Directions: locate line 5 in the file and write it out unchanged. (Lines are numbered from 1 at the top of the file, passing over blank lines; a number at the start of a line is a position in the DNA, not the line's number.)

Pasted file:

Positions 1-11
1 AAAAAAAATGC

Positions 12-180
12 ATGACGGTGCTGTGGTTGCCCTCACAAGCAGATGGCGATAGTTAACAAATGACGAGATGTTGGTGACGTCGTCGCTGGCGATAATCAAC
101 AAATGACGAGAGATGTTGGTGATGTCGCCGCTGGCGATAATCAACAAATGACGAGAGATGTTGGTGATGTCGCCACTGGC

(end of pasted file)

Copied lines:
101 AAATGACGAGAGATGTTGGTGATGTCGCCGCTGGCGATAATCAACAAATGACGAGAGATGTTGGTGATGTCGCCACTGGC